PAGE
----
Also if I go wireless to the other computer, what do I need on to put on the computer so it can receive a wireless signal?

    What do I need to install (software and hardware) on the wireless network computer, and on the wired network computer?

  10. #10
    Go Titans!! sunninho's Avatar
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    That looks about right.

    On the other computer, you can install a wireless PCI card or connect a wireless USB adapter. The drivers for either device gets installed on this computer. The device would then automatically detect your wireless network.

    How you connect to the wireless network depends on the security options you choose on the wireless router (during setup).
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  11. #11
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    Oh yeh I know those USB ones, they're not too expensive, quite cheap!

    What do you recommened, the PCI card or the adapter? Would the adaptor though permanently display that annoying USB symbol in the clock toolbar? Although I guess I could then easily threaten to confescate the internet "you be good or I pull out the adaptor".

    What about the wired computer? What hardware do you need for that?


  12. #12
    Go Titans!! sunninho's Avatar
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    I'd go with the USB one, since you can transfer it easily to another computer. The USB tray symbol goes away after the device gets recognized, so no worries.

    The wired computer just needs a 10/100 PCI network card, or the 10/100 port that's usually integrated with most newer computers.
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  13. #13
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    Ok, well we signed up for ADSL (I think its only 512mbps, but we'll see how it goes if we need it faster just upgrade and pay $20 extra a month!). It should be activated this weekend hopefully!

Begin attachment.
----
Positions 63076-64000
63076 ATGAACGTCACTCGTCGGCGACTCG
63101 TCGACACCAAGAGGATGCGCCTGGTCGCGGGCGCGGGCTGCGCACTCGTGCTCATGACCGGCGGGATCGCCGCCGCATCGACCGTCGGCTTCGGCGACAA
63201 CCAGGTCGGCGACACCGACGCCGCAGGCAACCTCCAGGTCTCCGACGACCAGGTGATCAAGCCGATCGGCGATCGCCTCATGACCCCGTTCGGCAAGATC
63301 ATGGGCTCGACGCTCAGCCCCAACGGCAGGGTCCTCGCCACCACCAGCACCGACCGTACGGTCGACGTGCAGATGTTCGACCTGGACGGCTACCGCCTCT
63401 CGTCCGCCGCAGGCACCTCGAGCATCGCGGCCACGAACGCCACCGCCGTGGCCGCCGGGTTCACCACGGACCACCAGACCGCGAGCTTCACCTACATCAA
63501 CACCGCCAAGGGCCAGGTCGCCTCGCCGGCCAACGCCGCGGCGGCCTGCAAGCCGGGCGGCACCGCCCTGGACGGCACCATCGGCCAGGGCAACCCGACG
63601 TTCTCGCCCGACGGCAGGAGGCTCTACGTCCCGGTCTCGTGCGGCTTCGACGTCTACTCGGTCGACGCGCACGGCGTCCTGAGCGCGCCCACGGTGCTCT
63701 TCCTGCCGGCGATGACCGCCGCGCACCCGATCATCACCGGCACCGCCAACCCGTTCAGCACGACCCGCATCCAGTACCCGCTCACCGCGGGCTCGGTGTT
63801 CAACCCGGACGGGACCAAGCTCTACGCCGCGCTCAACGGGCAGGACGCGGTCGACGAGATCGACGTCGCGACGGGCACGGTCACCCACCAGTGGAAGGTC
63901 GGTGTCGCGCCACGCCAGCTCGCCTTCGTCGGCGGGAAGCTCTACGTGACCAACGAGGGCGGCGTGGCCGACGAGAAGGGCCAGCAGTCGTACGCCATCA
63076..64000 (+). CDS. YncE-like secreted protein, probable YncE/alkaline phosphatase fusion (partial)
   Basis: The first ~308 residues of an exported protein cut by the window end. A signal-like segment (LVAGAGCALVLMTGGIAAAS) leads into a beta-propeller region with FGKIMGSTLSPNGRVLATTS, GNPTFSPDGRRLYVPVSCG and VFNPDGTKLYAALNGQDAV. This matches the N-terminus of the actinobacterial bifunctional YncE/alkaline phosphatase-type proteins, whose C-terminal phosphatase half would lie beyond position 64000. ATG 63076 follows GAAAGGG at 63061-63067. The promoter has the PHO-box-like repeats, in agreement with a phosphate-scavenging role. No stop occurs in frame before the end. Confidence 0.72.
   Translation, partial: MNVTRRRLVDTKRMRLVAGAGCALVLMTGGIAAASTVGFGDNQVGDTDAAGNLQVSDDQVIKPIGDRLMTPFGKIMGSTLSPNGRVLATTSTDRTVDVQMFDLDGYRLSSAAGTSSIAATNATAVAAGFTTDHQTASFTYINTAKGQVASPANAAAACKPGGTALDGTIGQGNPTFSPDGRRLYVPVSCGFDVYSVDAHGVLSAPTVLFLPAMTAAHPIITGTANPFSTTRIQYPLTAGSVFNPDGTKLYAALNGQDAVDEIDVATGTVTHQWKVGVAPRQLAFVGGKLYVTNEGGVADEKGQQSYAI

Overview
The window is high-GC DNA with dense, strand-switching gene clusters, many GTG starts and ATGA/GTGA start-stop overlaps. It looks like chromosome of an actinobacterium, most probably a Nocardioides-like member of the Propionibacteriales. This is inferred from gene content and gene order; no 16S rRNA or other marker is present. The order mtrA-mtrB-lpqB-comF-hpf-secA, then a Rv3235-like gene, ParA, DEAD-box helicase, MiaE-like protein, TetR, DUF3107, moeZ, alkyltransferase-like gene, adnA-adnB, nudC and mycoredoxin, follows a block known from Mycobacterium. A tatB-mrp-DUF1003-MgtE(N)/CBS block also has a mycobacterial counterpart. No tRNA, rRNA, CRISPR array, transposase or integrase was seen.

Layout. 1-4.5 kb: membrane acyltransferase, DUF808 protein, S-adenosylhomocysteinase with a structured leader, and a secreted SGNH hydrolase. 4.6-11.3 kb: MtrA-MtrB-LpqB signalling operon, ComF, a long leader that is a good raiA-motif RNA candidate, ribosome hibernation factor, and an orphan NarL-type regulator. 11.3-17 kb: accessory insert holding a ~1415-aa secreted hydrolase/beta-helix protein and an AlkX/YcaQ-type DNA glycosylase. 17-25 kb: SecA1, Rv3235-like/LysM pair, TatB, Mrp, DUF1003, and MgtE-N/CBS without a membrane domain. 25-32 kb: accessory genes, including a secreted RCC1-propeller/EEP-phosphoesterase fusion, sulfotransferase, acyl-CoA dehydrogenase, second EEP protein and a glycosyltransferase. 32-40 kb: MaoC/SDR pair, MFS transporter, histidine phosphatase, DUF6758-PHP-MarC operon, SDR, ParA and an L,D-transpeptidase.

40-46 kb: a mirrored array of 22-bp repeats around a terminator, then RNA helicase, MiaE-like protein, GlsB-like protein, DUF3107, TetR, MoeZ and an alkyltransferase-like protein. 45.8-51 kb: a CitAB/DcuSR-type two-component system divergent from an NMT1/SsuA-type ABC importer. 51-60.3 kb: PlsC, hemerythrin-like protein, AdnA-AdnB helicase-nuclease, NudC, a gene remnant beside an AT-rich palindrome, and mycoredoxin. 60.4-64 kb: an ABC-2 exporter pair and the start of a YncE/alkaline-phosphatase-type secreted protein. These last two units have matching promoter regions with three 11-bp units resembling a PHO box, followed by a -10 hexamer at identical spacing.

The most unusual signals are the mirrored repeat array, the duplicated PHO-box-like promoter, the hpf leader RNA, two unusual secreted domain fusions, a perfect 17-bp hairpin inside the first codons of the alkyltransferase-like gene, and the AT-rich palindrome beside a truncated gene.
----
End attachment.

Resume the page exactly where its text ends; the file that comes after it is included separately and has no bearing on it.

We had the option of a free modem OR a wireless modem (at a slightly cheaper cost) (4 port / 13 wireless i think) so we got that, it would save us having to buy a router aswell. So thats up and running, we took the network card that isn't wireless out of the computer on the other side of the room, put it in this computer that will be close to the modem/router and ran the ethernet wire into it.

    We then bought a wireless network card. We had the option of USB, but the USB was more expensive, it didn't have an antenna for better reception, and we dont plan on moving it from that computer since we only have 2 comps in our house! So network card it was!

    The router/modem is a D-Link DSL-G604T, its 54Mbps, which is fine for Adsl hopefuly! Suprisingly the connection of the wireless to the other comp is good! Its hovering around 70% - 80% (which is still apparently 54mbps), and the router is not elevated and its runs through 2 - 3 walls about 20m away so i'm glad we wont have too many hassels there! For sercurity i enabled WEP...

    And this is where I have a quesetion!

    Should i have WEP or WAP enabled? What is the main differnce between the two?

    Thanks!

  14. #14
    Senior Member mechBgon's Avatar
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    WPA is the good stuff, or significantly better than WEP at any rate. Hopefully that will be purely a theoretical advantage, since if you had any super-geek neighbors running wireless-cracking programs to break your WEP, they would probably already have their own broadband anyway

  15. #15
    Senior Member DannoXYZ's Avatar
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    Yeah, but you can crack your neighbor's wireless and tap into another channel for additional bandwidth!

  16. #16
    dangerous with tools halfbiked's Avatar
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    On the wired vs. wireless front, what kinds of security risks does it add to go wireless? Seems to me like for a home network, wired makes the most sense because you only have to defend one point to outside attack - the modem. If you go wireless, both your network and each computer (each wireless one anyway) are exposed to the outside world. Seems like its adding to the security maintenance required.

  17. #17
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    I can set up WPA but it looks confusing...and the computer at the other end dosn't have an option for WPA? (its running XP and all, i think its the D-Link AirPlus wireless modem card program that sets it up for you that dosn't have the option of WPA).

    Oh and I have a 60 year old man on one side of me, about a 55year old on the other side which i dont suspect they are super hacking geeks, although there is always my 'over the fence' neighbour who looks at me funny. Maybe he's planning something...hmm.